AILA calls on the Attorney General to retract his offensive comments and calls on Congress to pass legislation to create an Article I immigration court, one that is independent from the Department of Justice and that ensures a robust process and an unbiased arbiter.


The American Immigration Lawyers Association is the national association of immigration lawyers established to promote justice, advocate for fair and reasonable immigration law and policy, advance the quality of immigration and nationality law and practice, and enhance the professional development of its members.

George Paul Tzamaras
Senior Director, Communications and Outreach
American Immigration Lawyers Association
Suite 800
1331 G Street, NW,
Washington, DC  20005-3142
Office:  202-507-7649
Cell:      240-476-4299
E-mail:  gtzamaras@aila.org

Immigrant Health Care, a Burden? New Study Says No

“Immigrants cost us money because they exploit our health care system and we pay for their health care” – this is one of the most often heard positions against immigrants to the US. A recent study invalidates that opinion. It shows that immigrants actually pay more into the health care pool than they withdraw. Effectively, this means that they are actually contributing to, not depleting the national budget.

The study, carried out by researchers at Harvard Medical School and Tuffs University of Medicine, draws the following conclusions:

“Overall, immigrants almost certainly paid more toward medical expenses than they withdrew, providing a low-risk pool that subsidized the public and private health insurance markets. We conclude that insurance and medical care should be made more available to immigrants rather than less so.”

The researchers analyzed all the peer-reviewed studies that appeared in PubMed after the year 2,000, that had to do with health care related expenditures by immigrants, and were written in English in the United States.

The study was published in the International Journal of Health Services, on August 8, 2018. You can read the details HERE.

Having solid science on the side of defending immigrants’ rights is paramount. Our practice makes it a priority in staying on top of the latest developments and putting them in the service of defending our clients.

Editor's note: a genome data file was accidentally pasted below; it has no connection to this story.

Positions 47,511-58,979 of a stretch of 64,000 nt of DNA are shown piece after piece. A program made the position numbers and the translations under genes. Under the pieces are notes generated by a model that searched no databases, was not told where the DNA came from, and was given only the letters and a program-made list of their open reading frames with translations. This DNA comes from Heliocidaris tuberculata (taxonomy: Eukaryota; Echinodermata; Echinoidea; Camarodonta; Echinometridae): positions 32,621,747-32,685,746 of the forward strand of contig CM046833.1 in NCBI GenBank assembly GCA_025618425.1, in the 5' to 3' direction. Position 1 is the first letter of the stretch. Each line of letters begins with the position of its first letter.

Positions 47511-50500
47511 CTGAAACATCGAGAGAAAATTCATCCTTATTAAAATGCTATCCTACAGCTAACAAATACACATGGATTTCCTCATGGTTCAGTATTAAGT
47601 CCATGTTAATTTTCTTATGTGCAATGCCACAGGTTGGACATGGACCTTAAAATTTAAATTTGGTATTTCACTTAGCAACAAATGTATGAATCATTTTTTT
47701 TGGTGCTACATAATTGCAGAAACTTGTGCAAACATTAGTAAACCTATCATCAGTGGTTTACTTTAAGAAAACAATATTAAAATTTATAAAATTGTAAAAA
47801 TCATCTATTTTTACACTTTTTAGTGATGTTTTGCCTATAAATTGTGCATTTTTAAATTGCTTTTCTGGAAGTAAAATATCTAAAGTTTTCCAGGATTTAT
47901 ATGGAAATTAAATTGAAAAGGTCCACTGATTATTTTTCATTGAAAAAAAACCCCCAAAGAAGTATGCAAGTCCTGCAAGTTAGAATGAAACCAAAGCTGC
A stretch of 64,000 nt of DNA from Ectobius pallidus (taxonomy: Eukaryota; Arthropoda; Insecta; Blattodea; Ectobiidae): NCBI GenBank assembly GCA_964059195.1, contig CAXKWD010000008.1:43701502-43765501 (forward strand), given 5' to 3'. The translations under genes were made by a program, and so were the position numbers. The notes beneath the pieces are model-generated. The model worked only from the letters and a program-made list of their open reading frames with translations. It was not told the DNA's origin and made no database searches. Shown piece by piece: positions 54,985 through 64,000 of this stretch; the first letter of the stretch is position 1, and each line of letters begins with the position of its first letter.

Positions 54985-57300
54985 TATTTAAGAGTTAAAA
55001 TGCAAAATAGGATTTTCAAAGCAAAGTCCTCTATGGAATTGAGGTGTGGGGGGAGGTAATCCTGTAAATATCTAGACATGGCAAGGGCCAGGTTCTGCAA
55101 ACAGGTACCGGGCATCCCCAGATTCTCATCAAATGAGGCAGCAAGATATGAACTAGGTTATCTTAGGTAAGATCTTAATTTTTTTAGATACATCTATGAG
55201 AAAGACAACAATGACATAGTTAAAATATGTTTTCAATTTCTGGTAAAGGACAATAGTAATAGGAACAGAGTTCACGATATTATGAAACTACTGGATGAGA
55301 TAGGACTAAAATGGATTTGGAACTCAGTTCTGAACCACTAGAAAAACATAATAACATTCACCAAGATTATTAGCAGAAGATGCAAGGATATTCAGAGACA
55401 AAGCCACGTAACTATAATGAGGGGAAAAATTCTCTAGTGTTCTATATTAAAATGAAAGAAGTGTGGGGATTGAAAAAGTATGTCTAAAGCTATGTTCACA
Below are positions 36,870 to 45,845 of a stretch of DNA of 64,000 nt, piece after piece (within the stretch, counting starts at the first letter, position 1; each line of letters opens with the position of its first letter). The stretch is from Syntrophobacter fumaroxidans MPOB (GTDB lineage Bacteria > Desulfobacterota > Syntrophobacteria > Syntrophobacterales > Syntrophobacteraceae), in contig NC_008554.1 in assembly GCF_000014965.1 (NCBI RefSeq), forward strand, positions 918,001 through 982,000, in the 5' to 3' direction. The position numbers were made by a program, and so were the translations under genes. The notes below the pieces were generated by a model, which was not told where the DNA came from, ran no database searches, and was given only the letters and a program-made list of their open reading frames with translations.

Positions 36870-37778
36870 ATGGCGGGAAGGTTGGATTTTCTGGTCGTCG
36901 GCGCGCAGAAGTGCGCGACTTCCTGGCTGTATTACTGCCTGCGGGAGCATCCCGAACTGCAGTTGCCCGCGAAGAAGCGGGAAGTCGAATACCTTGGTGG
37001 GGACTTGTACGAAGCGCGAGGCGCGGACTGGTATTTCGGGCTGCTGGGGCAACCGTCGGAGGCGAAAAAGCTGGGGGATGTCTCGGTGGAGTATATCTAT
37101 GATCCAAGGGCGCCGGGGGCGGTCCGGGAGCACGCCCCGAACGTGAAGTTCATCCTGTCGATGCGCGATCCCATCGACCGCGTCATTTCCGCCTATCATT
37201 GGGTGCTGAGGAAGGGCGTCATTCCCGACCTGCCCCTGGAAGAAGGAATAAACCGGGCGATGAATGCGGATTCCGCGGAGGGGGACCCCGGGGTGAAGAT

Keep coming back to our web site for more up-to-date immigration related matters. If you have questions, feel free to contact us by phone at 305-859-9580 or to send us an email: lis@lsnyderlaw.com.

Stricter Denial Policies on Immigration Applications Starting September 11, 2018

Starting September 11, 2018 USCIS, Will Deny Some Cases Without Issuing Requests For Evidence or Notices of Denial

A recent USCS memo (available HERE) released on July 13, 2018 changes previous  policy by allowing immigration officials to reject visa applications immediately if there is missing or inaccurate information.

Presently the USCIS has required officials to serve “RFE – Requests for Evidence” to remedy any gaps in paperwork unless there was “no possibility” that the mistake could be corrected, and then “Notices of Intent to Deny” were issued, giving 30 day warnings to applicants that they would likely be rejected.

The new policy, which will take effect Sept. 11, allows USCIS to “deny the (application) for failure to establish eligibility based on lack of required initial evidence.”

This means that visa applicants can suddenly find themselves on a path toward deportation. This also seems to be another attack on legal immigration and the administration seems to be seeking to deport legal applicants for minor technicalities.

Whenever possible, it is now even more important to file applications/petitions as early as possible to give applicants the best chance of having their case adjudicated before their status or visa expires. It is essential to make sure the files are complete and accurate.